Nashville’s public school district will no longer identify students by their Social Security numbers, officials say. Instead, starting this school year, kids will be identified in data systems by randomly assigned numbers.
On the surface, the move seems to be a response to a well-reported data breach that occurred earlier this year, but Lance Lott, the current technology chief for Metro Nashville Public Schools, said this transition was initiated before the breach that compromised the personal information of more than 18,000 Metro students.
Lott explained that it simply took a long time to make the switch from Social Security number identifiers, which have been used for years.
“It was a big project to undo it, and that’s why it has been a long time unfolding,” Lott said. “Student Social Security numbers have to be stored in the central database. But it will not be the way we tag kids. It won’t be the way we identify them as we move data back and forth between systems.”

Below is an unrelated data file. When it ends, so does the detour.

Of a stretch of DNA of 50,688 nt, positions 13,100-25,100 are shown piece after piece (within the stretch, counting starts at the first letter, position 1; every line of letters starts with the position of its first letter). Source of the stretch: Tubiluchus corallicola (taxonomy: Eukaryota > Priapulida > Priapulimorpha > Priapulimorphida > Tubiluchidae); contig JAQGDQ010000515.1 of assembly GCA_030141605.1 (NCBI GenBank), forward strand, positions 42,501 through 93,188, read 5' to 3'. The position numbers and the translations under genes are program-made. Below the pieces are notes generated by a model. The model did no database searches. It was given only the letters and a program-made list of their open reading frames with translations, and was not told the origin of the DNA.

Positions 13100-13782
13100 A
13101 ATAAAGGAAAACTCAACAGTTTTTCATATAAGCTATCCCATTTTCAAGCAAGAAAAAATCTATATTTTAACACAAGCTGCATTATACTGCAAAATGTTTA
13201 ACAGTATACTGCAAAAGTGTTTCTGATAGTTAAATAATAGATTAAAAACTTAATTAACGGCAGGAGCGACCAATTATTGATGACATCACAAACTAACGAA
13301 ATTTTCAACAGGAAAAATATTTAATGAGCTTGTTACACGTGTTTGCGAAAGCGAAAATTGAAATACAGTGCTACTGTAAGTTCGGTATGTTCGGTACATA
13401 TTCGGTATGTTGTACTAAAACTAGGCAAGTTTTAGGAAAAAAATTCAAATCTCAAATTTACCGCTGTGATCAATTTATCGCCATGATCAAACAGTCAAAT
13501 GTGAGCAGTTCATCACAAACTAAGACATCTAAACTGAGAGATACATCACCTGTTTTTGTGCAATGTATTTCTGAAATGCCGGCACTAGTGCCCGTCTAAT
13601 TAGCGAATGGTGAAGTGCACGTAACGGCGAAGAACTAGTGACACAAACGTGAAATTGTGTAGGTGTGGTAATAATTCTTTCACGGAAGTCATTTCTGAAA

School systems across the country are making the shift away from Social Security number identifiers for students, Lott said. MNPS has hired a private contractor to complete work on the project, at a fee Lott said was “not significant” when compared to regular district technology costs.
The data breach discovered in late March occurred when Public Consulting Group, a contractor with the Tennessee Department of Education, made an error when transferring a database of information corresponding to all Metro students.
For more than 18,000 Metro students, personal identifying information was released. Contact information — including phone numbers and house and email addresses — was released for about 6,00 Metro parents.
The file with the information — which was available for accessing through Google searches for three months — was accessed only four times, and there are still no indications that anyone tried to deliberately access the data, officials have said.
PCG provided for affected families free access to identity theft and online credit monitoring, in addition to a $2 million insurance policy protecting enrollees from certain identity theft-related losses.